For weeks, the US-backed regime in Kiev has been committing atrocities against its own citizens in southeastern Ukraine, a region heavily populated by Russian-speaking Ukrainians and ethnic Russians. While victimizing a growing number of innocent people, including children, and degrading America’s reputation, these military assaults against cities, captured on video, are generating intense pressure in Russia on President Vladimir Putin to “save our compatriots.” Both the atrocities and the pressure on Putin have increased since July 1, when Kiev, after a brief cease-fire, intensified its artillery and air attacks on eastern cities defenseless against such weapons.
The reaction of the Obama administration, as well as the new Cold War hawks in Congress and the establishment media, has been twofold: silence, interrupted only by occasional statements excusing and thus encouraging more atrocities by Kiev. Very few Americans have protested this shameful complicity. We may honorably disagree about the causes and resolution of the Ukrainian crisis, the worst US-Russian confrontation in decades, but not about deeds that are rising to the level of war crimes, if they have not done so already.
In mid-April, the new Kiev government, predominantly western Ukrainian in composition and outlook, declared an “anti-terrorist operation” against a growing political rebellion in the southeast. At that time, the rebels were mostly mimicking the initial 2013 protests in Kiev—demonstrating, issuing defiant proclamations, occupying public buildings and erecting defensive barricades—before Maidan turned ragingly violent and, in February, overthrew Ukraine’s corrupt but legitimately elected president, Viktor Yanukovych. Indeed, the precedent for seizing official buildings and demanding the allegiance of local authorities, even declaring “independence,” had been set earlier, in January, in central and western Ukraine—by pro-Maidan, anti-Yanukovych protesters. Reports suggest that some cities in these regions, almost ignored by the international media, are still controlled by extreme nationalists, not Kiev.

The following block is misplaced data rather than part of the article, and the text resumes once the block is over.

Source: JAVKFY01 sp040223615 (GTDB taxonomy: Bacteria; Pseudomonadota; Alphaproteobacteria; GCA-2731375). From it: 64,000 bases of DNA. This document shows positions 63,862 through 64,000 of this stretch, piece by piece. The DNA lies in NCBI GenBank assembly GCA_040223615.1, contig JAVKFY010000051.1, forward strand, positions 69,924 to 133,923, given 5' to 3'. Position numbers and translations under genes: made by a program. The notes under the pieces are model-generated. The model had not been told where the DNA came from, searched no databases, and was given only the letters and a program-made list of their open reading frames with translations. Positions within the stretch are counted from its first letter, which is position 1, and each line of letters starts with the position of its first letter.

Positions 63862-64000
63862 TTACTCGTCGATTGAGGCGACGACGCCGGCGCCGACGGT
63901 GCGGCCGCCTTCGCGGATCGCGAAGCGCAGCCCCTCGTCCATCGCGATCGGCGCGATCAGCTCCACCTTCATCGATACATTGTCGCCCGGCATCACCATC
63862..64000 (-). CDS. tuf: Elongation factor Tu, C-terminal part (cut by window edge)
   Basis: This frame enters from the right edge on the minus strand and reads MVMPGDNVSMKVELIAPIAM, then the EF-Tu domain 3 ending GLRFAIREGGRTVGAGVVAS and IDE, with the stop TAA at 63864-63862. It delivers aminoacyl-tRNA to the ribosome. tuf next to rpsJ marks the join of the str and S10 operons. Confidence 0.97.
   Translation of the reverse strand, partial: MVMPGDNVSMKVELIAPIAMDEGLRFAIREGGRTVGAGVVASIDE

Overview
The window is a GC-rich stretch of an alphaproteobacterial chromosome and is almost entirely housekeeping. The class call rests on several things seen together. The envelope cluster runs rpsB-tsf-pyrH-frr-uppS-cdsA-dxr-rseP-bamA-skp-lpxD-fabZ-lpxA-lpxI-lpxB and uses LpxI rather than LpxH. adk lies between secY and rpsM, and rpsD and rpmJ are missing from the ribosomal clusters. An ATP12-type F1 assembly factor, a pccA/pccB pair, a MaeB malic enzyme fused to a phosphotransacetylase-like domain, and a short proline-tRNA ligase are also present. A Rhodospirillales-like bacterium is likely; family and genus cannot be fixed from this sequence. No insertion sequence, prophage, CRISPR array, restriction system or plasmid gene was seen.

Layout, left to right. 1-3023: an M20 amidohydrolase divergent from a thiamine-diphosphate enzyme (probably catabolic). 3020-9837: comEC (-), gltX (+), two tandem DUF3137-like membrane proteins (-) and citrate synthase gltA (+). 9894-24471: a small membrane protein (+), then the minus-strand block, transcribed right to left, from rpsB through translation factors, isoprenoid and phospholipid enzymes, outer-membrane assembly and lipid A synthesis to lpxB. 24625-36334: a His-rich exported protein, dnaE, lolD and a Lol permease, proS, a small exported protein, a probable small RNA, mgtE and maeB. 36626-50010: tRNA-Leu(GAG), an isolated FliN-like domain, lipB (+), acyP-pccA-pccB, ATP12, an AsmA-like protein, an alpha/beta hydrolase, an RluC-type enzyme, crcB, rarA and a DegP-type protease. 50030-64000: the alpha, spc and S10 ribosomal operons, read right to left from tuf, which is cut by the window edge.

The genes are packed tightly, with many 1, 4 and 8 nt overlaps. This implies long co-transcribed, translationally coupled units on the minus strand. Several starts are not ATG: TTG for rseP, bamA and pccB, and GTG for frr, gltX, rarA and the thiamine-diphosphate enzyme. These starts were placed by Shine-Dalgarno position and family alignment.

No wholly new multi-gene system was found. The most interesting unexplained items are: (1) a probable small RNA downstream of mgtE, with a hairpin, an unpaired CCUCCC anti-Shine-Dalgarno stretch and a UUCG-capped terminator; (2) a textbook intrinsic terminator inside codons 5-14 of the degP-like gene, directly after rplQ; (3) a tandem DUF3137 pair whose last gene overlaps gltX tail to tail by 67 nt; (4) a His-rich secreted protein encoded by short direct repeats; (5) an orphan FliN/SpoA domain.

Considering those preceding events—but above all the country’s profound historical divisions, particularly between its western and eastern regions—the rebellion in the southeast was not surprising. Nor were its protests against the unconstitutional way (in effect, a coup) that the new government had come to power; the southeast’s sudden loss of effective political representation in the capital; and the real prospect of official discrimination. But by declaring an “anti-terrorist operation” against the new protesters, Kiev signaled its intention to “destroy” them, not negotiate.
On May 2, in this incendiary atmosphere, a horrific event occurred in the southern city of Odessa, awakening memories of Nazi German extermination squads in Ukraine and other Soviet republics during World War II. An organized pro-Kiev mob chased protesters into a building, set it on fire and tried to block the exits. Some forty people, perhaps many more, perished in the flames or were murdered as they fled the inferno.